The family process of divorce



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Texas Tech University


The purpose of the study was to examine family stress variables which had previously received little attention in the divorce adjustment literature: pile-up of stressors, role flexibility, family rules permitting emotional expression, and illness anxiety. A second purpose of this study was to examine these variables from a family stress theoretical perspective.

The findings of this study were based upon recently divorced and separated individuals selected from court records in Potter, Randall, and Lubbock counties of the Texas Panhandle. The sample consisted of 90 respondents, 27 males and 63 females. Subjects completed the following questionnaires: the Family Inventory of Life Events and Changes, to determine the number of pile-up of stressors; the Family Adaptation to Medical Stressors, to determine the degree of role flexibility, the number of family rules prohibiting emotional expression, and the amount of illness anxiety; and the Fisher Divorce Adjustment Scale, to determine the level of divorce adjustment.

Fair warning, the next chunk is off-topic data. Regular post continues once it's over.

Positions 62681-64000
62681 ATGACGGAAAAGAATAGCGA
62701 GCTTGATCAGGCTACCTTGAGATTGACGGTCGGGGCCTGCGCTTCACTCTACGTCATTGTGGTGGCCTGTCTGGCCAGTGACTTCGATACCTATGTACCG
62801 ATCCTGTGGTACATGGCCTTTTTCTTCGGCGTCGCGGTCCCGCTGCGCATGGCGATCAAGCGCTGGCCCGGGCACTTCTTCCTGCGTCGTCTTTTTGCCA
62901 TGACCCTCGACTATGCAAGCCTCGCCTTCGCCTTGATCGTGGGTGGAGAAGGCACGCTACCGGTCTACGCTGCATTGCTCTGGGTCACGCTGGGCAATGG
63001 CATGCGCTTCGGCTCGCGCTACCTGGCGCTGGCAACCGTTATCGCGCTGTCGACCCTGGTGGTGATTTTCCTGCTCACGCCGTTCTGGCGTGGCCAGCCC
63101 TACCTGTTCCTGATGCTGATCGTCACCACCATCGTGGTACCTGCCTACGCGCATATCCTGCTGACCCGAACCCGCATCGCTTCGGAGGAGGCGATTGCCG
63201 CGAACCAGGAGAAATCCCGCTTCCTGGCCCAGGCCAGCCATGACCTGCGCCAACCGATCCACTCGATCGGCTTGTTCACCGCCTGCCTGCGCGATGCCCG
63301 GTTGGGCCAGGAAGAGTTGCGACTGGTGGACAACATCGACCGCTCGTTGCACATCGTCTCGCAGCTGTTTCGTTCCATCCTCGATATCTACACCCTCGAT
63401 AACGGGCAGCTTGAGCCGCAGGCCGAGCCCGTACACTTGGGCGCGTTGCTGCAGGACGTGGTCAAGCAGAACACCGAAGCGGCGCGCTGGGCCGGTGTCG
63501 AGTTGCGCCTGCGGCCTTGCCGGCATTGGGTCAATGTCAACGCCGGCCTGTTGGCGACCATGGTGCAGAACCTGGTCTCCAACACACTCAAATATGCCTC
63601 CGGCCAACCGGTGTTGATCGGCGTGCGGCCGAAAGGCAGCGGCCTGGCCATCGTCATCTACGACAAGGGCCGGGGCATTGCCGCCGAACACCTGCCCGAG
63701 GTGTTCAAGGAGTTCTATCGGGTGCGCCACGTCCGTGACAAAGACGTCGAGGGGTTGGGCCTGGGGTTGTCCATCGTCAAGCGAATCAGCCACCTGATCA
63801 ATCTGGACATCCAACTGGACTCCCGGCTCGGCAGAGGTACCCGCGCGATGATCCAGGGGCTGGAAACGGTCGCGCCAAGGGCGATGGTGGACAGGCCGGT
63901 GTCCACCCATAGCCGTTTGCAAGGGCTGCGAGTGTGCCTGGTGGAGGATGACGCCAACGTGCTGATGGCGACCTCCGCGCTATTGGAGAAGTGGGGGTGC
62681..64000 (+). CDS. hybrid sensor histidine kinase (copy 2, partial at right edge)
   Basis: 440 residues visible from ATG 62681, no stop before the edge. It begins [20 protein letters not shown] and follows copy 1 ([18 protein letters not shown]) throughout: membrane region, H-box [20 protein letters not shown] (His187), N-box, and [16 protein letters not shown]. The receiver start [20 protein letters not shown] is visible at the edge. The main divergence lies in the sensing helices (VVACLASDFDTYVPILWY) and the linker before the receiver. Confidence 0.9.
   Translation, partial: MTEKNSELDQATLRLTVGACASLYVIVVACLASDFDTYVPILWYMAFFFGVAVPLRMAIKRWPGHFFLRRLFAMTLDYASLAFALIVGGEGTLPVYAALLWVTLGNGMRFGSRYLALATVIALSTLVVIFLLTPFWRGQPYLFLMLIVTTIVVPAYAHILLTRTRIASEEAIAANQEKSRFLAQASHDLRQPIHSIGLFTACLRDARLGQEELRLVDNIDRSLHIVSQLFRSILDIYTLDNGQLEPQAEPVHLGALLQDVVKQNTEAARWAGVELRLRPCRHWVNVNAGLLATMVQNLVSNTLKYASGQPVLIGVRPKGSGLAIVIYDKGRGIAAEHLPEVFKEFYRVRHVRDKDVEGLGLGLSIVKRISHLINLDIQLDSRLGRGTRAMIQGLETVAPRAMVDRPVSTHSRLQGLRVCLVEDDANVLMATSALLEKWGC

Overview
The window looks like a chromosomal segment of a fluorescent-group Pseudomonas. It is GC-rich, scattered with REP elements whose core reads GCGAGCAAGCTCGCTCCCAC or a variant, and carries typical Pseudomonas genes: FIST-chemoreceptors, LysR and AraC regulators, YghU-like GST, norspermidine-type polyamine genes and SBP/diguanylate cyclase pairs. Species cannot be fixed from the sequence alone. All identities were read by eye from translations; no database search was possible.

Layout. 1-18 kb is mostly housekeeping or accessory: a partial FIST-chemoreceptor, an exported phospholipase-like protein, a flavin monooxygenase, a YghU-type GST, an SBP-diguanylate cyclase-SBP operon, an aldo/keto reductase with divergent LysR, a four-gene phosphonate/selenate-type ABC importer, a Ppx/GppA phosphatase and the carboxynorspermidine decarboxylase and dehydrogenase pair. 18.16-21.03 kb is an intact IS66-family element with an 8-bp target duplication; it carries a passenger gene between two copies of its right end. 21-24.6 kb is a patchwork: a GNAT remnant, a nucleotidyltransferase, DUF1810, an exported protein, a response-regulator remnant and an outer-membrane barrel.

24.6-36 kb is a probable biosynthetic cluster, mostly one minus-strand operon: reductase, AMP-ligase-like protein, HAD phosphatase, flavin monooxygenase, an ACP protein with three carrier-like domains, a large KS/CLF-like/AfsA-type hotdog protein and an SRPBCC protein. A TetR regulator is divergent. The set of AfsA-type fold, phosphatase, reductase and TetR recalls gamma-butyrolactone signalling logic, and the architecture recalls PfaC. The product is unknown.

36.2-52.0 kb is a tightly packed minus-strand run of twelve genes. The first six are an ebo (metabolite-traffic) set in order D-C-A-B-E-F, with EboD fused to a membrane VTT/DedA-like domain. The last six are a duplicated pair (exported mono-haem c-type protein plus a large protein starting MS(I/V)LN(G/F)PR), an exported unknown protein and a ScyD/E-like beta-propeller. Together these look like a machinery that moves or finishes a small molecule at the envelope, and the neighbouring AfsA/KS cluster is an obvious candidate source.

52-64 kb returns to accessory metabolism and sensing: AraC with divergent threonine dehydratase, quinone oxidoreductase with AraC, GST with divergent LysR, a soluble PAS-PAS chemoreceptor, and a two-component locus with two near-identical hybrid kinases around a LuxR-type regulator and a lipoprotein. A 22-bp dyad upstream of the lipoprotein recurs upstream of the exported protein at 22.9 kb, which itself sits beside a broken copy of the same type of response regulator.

Hierarchical multiple regression was used to test the hypotheses. The findings supported the hypotheses that the number of pile-up of stressors and the amount of illness anxiety contributed significantly to the explanation of divorce adjustment for the male respondents. An unexpected finding in this study was that, for men, family rules prohibiting emotional expression were directly related to divorce adjustment. However, none of the variables in the study were significantly related to divorce adjustment for the female respondents.